That's fair.

Now, I don't have much experience of either the Gameboy or the Switch, from from what I gather the Switch offers far more in terms of usability, ease of access, and library.

People love their Switches; I don't think that I've heard of anyone saying that they find them redundant.

I say that indie games are not as innovative as before because even with the freedom of game design that AAA companies do not have, I don't see some indie game becoming the top mainstream game anymore, that every kid/teen is playing, like it was 10 years ago.

I may be out of the loop, but a few cases like Minecraft aside I'm not sure that many indie games really did become mainstream.

Popular amongst those who consider themselves gamers, likely yes. But actually mainstream--i.e. popular among the general audience--I'm not convinced.

There almost seems to be a separate audience: AAA gamers, or indie gamer. I blame that on the lack of innovation (which is honestly a very optimistic take, it's something that we can change. a pessimistic take would be that people have such high expectations graphically now that indie would never be again mainstream haha).

For myself, I don't think that I agree with either take. I think that, as with cinema, different people are looking for different things. An arthouse movie isn't likely to attract someone who wants an action-blockbuster, and vice versa.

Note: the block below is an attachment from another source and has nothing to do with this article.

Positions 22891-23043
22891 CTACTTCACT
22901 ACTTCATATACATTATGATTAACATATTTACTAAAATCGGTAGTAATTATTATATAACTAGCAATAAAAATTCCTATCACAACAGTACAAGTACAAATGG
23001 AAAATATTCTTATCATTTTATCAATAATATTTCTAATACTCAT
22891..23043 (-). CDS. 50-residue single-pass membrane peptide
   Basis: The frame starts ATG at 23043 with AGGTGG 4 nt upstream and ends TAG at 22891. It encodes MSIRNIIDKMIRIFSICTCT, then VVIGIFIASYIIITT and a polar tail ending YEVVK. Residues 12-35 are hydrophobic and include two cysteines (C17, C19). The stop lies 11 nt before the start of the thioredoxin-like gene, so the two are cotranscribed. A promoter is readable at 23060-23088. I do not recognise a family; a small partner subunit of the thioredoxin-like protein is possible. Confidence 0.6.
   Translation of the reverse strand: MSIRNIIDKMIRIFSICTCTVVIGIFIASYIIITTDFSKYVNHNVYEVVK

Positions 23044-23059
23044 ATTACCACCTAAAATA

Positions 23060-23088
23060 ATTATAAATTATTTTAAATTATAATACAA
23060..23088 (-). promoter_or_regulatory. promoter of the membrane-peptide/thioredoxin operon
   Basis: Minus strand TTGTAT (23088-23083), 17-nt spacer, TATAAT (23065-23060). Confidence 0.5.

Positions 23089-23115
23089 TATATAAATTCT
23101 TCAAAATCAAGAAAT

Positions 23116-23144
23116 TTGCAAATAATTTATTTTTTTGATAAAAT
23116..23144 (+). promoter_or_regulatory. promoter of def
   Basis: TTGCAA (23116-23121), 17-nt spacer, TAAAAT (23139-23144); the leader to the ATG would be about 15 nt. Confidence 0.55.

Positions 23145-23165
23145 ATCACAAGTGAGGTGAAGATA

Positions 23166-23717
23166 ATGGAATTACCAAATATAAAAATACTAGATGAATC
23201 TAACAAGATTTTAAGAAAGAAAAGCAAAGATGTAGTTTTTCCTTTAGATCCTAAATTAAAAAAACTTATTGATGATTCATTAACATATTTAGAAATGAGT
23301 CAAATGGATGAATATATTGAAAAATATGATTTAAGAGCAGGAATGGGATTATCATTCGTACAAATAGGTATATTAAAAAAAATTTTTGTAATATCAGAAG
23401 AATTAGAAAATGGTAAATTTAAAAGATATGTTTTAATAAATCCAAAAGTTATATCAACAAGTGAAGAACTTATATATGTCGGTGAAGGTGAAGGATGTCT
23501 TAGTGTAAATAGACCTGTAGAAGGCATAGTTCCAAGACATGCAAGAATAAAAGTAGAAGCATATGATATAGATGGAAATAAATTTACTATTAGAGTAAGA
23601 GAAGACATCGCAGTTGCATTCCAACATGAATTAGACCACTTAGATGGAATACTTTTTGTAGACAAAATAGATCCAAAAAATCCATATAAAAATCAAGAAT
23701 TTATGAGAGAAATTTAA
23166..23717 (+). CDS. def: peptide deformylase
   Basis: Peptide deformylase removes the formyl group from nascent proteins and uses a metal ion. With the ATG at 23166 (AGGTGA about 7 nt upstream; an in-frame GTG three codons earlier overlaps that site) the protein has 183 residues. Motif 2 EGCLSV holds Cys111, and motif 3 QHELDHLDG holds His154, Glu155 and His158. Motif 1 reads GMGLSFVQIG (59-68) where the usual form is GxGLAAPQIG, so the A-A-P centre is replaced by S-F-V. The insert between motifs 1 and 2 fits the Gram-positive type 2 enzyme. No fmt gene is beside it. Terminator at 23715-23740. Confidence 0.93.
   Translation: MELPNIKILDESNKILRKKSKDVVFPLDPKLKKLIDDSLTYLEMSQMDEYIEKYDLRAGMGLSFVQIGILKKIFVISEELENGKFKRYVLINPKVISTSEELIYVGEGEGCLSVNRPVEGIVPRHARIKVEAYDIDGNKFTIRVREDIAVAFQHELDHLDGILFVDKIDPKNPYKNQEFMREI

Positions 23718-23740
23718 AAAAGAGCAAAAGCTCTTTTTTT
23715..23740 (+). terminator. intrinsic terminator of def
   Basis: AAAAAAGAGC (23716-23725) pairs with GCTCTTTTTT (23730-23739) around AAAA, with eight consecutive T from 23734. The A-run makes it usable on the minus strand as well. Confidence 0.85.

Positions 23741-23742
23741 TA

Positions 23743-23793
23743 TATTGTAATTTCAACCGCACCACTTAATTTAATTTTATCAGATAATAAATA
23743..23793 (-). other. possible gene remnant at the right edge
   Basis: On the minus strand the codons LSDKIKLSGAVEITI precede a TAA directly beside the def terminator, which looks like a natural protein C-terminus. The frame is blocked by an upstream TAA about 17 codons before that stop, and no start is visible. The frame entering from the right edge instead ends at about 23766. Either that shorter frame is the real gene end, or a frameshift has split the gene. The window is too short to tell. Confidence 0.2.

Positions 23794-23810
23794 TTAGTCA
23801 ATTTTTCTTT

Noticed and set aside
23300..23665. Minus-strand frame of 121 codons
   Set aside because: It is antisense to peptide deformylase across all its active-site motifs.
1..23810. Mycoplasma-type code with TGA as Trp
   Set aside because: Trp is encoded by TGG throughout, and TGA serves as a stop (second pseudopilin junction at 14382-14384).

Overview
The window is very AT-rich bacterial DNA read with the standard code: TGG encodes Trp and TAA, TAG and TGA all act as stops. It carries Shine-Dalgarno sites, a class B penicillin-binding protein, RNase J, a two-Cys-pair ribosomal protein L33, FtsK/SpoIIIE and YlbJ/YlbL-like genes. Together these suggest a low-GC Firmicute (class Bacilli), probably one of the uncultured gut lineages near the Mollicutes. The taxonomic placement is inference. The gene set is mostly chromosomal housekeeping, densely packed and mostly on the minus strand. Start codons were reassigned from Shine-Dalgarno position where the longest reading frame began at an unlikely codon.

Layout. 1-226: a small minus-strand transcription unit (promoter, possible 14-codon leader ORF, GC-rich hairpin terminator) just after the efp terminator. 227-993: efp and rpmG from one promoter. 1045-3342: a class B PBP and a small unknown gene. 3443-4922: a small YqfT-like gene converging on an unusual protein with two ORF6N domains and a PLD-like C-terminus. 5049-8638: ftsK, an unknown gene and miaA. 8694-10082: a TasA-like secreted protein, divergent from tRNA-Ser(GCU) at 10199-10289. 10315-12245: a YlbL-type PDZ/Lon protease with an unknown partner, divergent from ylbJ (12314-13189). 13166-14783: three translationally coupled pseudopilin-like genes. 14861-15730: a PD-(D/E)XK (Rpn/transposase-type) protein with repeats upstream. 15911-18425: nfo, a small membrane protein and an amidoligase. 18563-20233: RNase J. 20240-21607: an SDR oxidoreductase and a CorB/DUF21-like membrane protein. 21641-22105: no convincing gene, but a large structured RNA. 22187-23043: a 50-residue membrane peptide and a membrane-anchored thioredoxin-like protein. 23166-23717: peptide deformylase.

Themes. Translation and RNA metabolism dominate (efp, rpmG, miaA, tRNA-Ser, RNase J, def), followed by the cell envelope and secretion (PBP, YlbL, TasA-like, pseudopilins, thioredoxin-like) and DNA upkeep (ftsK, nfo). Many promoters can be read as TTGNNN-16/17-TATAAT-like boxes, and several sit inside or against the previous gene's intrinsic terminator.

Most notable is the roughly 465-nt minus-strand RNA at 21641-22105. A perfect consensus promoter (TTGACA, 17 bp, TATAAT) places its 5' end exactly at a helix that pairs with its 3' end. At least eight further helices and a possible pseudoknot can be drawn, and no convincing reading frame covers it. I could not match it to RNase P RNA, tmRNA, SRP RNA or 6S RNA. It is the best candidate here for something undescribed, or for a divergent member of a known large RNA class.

here's my thread: https://twitter.com/michaelplzno/status/1457661010492465157?s=20

...

Idk how to really express my point of view without being boxed into a corner or getting dragged, I admit that much.

Okay, based on an admittedly-quick look at the thread, it does look like most people were upset that you tagged the dev in a negative review. Perhaps that is widely thought rude? I'm not sure.

Conversely, I don't see many people saying that you shouldn't feel as you do about the game, or even that it was a bad idea to share it. It really looks as though it was considered untoward to tag the dev in such a review.
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« Reply #29 on: November 12, 2021, 08:19:56 AM »

The thing is, I suspect that the AAA of yesteryear wasn't like the AAA of today. Indeed, if brought into the modern-day I doubt that many such companies would be identified as "AAA"!